Real Estate Taxes

Real estate property values for tax purposes are usually determined by the county, with millage rates set by counties, cities and municipalities to fund schools, fire and police protection, waste management, and other local services. In Florida, the local appraisal district (by county) assesses a home’s market (just) value when a change in ownership occurs. After that, just value increases are capped at a maximum of three percent per year. Homeowners may file for a homestead exemption on their primary residence. The homestead value is portable within the state of Florida, so the homeowner can sell one homestead-exempt property and buy another in Florida without having to pay taxes based on a new, higher just value. This is particularly valuable for those who intend to stay in a home for several years or in markets that are rapidly appreciating.

Florida homeowners may receive homestead exemptions of up to $50,000, with the first $25,000 exempt from all types of property taxes in Florida. The second $25,000 exemption applies only to assessed values between $50,000 and $75,000 and only to non-school taxes. Widows and widowers, the elderly, blind or disabled, active military or veterans, and surviving spouses of first responders can receive additional exemptions on homesteaded property. Millage rates (tax per $1,000 of value) can range considerably by location.

In Georgia, local appraisal boards also determine property values and a home is taxed on 40 percent of appraised value. Homeowners may also apply for a state homestead exemption on their primary residence, and that standard exemption further excludes another $2,000 from county and school taxes in Georgia, except for certain school taxes levied by municipalities. Some counties offer additional exemption levels above the state levels. Additionally, the Georgia Constitution grants the power to counties to put a freeze on the value of a homesteaded property for as long as the homeowner lives there. Currently, 36 counties (of 159) offer this exemption. Millage rates in Georgia also vary by county and municipality. Contact the tax assessor’s office in your prospective county to learn about millage rates and all exemptions that might apply to you.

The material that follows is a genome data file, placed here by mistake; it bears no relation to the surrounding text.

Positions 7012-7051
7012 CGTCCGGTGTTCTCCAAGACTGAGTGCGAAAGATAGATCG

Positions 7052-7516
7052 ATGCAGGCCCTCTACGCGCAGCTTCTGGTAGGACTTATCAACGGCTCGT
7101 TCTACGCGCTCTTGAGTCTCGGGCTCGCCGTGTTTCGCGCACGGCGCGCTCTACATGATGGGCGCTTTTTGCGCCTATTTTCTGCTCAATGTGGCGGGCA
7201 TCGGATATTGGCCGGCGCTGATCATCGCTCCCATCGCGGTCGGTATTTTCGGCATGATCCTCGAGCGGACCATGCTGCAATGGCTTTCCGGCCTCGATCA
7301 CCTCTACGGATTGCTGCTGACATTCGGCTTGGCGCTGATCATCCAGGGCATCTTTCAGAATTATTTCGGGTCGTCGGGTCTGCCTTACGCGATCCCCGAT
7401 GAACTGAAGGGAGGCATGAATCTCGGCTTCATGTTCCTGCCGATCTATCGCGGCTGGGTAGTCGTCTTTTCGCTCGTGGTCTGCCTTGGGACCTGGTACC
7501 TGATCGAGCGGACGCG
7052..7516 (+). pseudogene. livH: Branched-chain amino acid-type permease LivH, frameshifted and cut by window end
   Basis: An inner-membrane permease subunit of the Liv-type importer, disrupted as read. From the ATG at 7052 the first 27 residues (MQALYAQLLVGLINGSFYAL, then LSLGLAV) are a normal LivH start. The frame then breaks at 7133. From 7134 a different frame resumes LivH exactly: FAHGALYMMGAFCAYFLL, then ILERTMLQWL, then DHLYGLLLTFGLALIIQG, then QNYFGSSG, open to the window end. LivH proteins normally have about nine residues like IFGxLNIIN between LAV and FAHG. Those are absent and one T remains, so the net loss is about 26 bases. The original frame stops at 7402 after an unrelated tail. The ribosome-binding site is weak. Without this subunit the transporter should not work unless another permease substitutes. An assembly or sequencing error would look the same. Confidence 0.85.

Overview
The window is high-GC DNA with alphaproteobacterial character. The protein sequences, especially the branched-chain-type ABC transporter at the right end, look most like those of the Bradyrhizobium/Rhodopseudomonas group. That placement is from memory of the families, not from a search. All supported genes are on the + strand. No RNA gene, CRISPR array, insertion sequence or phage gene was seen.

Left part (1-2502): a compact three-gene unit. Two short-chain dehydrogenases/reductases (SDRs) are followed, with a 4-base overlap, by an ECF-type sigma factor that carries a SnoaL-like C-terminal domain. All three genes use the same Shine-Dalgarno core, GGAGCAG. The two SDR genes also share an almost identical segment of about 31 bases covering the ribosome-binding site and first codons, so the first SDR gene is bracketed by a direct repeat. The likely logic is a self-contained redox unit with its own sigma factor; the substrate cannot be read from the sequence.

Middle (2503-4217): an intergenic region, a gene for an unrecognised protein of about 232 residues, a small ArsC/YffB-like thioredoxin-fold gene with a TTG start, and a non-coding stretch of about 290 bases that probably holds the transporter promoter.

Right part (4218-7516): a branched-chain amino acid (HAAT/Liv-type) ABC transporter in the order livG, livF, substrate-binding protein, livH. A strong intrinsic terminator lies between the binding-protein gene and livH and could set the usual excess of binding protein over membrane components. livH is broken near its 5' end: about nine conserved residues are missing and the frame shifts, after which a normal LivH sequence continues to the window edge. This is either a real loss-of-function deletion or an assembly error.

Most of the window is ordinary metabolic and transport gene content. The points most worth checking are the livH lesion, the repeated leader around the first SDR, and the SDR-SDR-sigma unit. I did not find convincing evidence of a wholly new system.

As with income taxes in Georgia, the state is senior-friendly when it comes to real estate taxes. Homeowners 65 and over can apply for an additional $4,000 homestead exemption if their annual income is less than $10,000 (retirement income is excluded) and their social security benefit is below $63,336 (for 2016). Those in the 62-64 age range may also claim additional ad valorem tax exemptions for educational purposes, which are also subject to income restrictions. A floating inflation-proof exemption, similar to the assessed value increase caps in Florida, is available to those 62 and older for their Georgia home that has increased in value more than $10,000. This exemption is also income-restricted, with a $30,000 income limit per household. There are various additional exemptions available for disabled veterans and surviving spouses of military and first responder personnel who died in the line of duty.